Interventions to improve team effectiveness: a systematic review

Health Policy. 2010 Mar;94(3):183-95. doi: 10.1016/j.healthpol.2009.09.015. Epub 2009 Oct 25.


Objectives: To review the literature on interventions to improve team effectiveness and identify their 'evidence based'-level.

Methods: Major data bases (PubMed, Web of Science, PsycInfo and Cochrane Library) were systematically searched for all relevant papers. Inclusion criteria were: peer-reviewed papers, published in English between January 1990 and April 2008, which present empirically based studies focussing on interventions to improve team effectiveness in health care. A data abstraction form was developed to summarize each paper. The Grading of Recommendations, Assessment, Development, and Evaluation Scale was used to assess the level of empirical evidence.

Results: Forty-eight papers were included in this review. Three categories of interventions were identified: training, tools, and organisational interventions. Target groups were mostly multidisciplinary teams in acute care. The majority of the studies found a positive association between the intervention and non-technical team skills. Most articles presented research with a low level of evidence. Positive results in combination with a moderate or high level of evidence were found for some specific interventions: Simulation training, Crew Resource Management training, Team-based training and projects on Continuous quality improvement.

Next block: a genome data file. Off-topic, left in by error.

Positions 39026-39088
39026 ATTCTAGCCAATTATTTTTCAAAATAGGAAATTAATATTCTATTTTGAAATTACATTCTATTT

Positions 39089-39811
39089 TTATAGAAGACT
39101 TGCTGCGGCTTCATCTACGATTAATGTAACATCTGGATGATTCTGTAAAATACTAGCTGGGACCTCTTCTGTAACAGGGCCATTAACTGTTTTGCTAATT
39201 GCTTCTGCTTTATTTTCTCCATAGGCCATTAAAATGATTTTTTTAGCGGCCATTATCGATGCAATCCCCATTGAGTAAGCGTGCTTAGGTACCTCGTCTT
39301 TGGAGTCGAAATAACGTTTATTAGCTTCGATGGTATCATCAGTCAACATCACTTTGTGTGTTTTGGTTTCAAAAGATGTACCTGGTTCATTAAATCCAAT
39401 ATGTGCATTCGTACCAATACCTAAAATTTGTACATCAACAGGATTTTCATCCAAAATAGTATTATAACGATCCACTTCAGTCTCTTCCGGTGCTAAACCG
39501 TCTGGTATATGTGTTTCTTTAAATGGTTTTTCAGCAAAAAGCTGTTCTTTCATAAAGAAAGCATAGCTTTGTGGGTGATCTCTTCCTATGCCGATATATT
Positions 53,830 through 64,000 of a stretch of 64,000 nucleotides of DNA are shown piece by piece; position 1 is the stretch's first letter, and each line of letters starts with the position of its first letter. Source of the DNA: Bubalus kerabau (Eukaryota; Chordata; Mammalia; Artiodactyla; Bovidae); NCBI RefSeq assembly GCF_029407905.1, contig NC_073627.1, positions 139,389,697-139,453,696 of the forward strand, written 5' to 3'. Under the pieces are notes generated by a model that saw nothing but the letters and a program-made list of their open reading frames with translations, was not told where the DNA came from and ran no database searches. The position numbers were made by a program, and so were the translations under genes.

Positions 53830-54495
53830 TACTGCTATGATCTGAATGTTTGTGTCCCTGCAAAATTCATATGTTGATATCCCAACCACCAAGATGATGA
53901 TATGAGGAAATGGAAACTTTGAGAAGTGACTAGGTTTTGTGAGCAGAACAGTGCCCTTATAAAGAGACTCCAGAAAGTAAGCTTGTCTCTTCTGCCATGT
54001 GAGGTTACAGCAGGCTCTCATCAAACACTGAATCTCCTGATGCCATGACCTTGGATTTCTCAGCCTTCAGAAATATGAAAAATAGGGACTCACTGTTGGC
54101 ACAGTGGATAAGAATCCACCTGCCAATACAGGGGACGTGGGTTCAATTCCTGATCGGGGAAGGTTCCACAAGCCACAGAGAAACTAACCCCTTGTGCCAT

Conclusions: There are only some studies available with high quality evidence on interventions to improve team effectiveness. These studies show that team training can improve the effectiveness of multidisciplinary teams in acute (hospital) care.

Publication types

  • Review
  • Systematic Review

MeSH terms

  • Education, Continuing / organization & administration
  • Hospital Rapid Response Team / organization & administration
  • Humans
  • Interprofessional Relations
  • Patient Care Team* / organization & administration
  • Program Evaluation
  • Treatment Outcome